The Hebrew Bible consistently presents death as the common destiny of all human beings, whether rich or poor, powerful or weak, virtuous or wicked. A variety of attitudes toward death is displayed by the different writers, reflecting the diversity of situations and experiences they faced. For some, death is the end of a process in which human faculties gradually diminish until finally they cease and the person reaches the natural end of life (Num. 16:29). Humans are dust, and to dust they will return (Gen. 3:19). For the blessed, death is the peaceful end of a happy and fulfilled life. For others, death may be welcomed as relief from the inequalities and harsh realities of life. Thus, death is compared to sleep (Job 14:12; Ps. 13:3) and rest (Job 3:17–22).

More commonly, death is described as a bitter enemy (Job 18:14). It is personified as a hunter who traps (Ps. 18:4, 5; 55:4), a marauding shepherd who plunders (Ps. 49:14), or an insatiable glutton who devours (Job 18:13; Prov. 30:15, 16). Death is unclean (Lev. 11:24–40), standing opposite to God in the “spectrum of sanctity” (holiness-cleanness-uncleanness). This gra­dation mirrors the spectrum of life in which Yahweh as the source of life is supremely alive (Yahweh-living-dead). Like uncleanness, death separates the individual from the community (2 Sam. 12:23) and, more importantly, from God.

This is why the Hebrew Bible celebrates life but not death. Yahweh is the source of life, and “the Israelite loves life; he meets it with optimism; he sees it as a gift of God.”6 This truth is basic to the aphorism that “a living dog is better than a dead lion” (Eccl. 9:4). Creation is also the gift of God, and the supreme blessing is to live long to enjoy it, have many children, and see the fruit of one’s toil. This attitude is exemplified in the description of Job’s life, that of the patriarchs, and that of the righteous in Psalm 128.

The dead are not closer to God. Numerous psalms imply that life is the only forum in which it is possible to commune with God. Thus, the righteous person, in the face of imminent death, appeals to this notion in requesting deliverance from God: “You show me the path of life. In your presence there is fullness of joy; in your right hand are pleasures forevermore” (Ps. 16:11). So, communion with God is possible only in life, not in death. Several passages, in fact, explicitly lament that the dead cannot praise God (Ps. 6:5; 30:9; Isa. 38:18). Life grants the ability to praise Yahweh, but death is perpetual silence.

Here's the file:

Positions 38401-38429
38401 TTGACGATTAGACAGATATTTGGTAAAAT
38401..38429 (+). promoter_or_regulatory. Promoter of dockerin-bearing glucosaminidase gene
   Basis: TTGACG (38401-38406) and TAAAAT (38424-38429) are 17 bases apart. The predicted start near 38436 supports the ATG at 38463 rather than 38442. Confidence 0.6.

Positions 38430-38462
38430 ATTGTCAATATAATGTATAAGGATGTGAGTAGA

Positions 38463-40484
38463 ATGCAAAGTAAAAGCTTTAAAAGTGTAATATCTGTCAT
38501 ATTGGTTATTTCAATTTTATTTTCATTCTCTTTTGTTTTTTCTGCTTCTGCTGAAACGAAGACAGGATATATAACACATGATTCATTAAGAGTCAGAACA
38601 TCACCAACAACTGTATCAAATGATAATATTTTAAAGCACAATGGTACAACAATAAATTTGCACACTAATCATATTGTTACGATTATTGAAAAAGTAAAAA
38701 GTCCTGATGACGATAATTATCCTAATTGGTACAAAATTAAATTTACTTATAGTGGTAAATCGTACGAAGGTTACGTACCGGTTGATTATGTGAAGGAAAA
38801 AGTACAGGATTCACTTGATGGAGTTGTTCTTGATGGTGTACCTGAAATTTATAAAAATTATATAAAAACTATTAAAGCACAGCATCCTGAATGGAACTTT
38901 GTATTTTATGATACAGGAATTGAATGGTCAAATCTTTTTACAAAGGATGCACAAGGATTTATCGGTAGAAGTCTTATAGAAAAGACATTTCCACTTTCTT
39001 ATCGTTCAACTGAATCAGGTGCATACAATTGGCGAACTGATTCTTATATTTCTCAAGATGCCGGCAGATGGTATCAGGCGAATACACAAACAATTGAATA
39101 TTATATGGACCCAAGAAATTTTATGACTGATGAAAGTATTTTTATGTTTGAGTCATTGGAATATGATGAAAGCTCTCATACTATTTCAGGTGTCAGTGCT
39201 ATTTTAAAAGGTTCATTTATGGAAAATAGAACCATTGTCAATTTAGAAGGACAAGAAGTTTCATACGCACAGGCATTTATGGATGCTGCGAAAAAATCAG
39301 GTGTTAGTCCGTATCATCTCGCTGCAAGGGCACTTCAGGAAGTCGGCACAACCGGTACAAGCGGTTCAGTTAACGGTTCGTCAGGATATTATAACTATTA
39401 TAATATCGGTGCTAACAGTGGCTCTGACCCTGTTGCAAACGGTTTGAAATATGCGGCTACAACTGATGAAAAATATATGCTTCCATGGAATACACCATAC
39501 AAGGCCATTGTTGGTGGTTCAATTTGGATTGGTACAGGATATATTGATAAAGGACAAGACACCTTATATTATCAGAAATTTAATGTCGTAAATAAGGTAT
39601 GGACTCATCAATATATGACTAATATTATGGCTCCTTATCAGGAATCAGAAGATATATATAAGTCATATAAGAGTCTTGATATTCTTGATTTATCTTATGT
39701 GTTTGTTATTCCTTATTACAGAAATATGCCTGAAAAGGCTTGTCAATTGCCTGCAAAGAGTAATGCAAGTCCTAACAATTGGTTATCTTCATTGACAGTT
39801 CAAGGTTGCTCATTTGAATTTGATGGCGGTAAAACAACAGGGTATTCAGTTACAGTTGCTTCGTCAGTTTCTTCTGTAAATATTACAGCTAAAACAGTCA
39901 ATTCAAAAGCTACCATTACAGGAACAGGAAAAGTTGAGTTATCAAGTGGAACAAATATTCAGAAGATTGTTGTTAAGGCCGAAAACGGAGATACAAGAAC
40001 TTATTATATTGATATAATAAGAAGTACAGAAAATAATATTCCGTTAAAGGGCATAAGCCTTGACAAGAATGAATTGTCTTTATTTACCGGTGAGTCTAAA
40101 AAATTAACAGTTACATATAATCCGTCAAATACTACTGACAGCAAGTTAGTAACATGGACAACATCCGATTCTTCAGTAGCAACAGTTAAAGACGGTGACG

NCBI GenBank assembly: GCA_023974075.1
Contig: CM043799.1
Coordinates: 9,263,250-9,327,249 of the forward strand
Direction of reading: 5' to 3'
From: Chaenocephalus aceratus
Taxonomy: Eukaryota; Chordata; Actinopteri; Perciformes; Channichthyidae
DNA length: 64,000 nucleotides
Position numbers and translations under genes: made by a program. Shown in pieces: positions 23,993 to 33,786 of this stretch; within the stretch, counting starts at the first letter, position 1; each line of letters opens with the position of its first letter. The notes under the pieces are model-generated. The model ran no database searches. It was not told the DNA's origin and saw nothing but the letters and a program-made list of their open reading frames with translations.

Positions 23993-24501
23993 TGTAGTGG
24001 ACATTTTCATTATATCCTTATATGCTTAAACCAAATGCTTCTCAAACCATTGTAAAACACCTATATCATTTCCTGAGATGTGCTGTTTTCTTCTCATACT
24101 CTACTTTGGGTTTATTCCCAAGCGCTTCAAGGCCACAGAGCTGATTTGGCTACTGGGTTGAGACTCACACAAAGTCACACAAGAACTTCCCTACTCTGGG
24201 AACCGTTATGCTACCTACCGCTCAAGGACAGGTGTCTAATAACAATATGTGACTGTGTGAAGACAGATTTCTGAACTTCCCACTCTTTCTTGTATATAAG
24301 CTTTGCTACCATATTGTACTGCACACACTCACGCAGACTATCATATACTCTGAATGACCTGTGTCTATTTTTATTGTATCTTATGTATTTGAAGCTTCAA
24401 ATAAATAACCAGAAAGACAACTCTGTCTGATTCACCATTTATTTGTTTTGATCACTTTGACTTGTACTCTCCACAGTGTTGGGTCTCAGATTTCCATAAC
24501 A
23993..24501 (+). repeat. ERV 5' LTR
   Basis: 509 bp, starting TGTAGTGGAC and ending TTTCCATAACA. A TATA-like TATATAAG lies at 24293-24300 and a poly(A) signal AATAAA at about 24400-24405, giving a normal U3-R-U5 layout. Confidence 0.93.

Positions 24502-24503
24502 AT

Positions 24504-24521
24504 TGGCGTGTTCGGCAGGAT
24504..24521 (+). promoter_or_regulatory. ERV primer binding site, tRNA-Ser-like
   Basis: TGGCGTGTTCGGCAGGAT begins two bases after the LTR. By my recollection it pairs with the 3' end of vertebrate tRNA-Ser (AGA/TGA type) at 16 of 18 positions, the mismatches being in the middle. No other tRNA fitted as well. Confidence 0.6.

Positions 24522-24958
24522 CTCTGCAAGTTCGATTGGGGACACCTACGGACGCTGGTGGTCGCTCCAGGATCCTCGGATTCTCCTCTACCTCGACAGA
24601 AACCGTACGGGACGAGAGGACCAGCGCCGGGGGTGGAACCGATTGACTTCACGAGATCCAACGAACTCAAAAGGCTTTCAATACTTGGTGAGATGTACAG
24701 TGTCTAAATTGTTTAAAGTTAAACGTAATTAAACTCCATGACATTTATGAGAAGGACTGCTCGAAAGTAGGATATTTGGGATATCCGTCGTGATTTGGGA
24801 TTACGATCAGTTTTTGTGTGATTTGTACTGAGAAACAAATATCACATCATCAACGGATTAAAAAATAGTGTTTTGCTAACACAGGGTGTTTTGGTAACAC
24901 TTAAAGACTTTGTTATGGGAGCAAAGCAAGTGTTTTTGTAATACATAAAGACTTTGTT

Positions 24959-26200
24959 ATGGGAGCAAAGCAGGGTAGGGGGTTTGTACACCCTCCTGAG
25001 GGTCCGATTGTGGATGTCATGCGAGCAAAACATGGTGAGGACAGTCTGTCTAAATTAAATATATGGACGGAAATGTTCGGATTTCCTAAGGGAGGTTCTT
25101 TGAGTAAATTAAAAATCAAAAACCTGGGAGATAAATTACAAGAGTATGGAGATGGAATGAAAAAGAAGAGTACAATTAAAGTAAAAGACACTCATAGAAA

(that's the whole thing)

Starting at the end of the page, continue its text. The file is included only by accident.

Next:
Sheol and Afterlife

Sheol (“the grave”) is the name given to the realm of the dead in the Hebrew Bible. It is a proper name, not a description. The term is unique. It does not have any cognate in ancient Near Eastern languages, and its etymology in He­brew is unknown.7 Importantly, it appears only 63 times, in con­trast to the root die or death, which appears about one thousand times. Even if we add the several synonyms for Sheol, references to the realm of the dead number only about one hundred.8 Another important fact is that Sheol appears almost completely in psalmodic, reflective, and prophetic literature. It never appears in the narrative accounts of death or in the legal material—including those laws prescribing capital punishment or proscribing necromancy. Sheol appears to be simply a term of reflection and personal engagement and is, to a large degree, poetic.

This is remarkable among the ancient Near Eastern cultures, whose literature shows great interest in the netherworld. Epics about travels to the underworld were common—like the modern rescue in the movie Pi­rates of the Caribbean: At World’s End of Captain Jack Sparrow from Davy Jones’s locker. There are no such epics in the Hebrew Bible. The realm of the dead is a minor theme, designated by a unique term fitting the unique views concerning it.

From the brief descriptions of Sheol, only a little can be said about it. Sheol is deep below earth. A person “goes down” (1 Kings 2:6) to Sheol at death and “goes up” (1 Sam. 2:6) when rescued, suggesting that it is cosmologically opposite to heaven. It is also theologically opposite to God inasmuch as those who descend to it are separated from Him (Ps. 88:5, 10–12).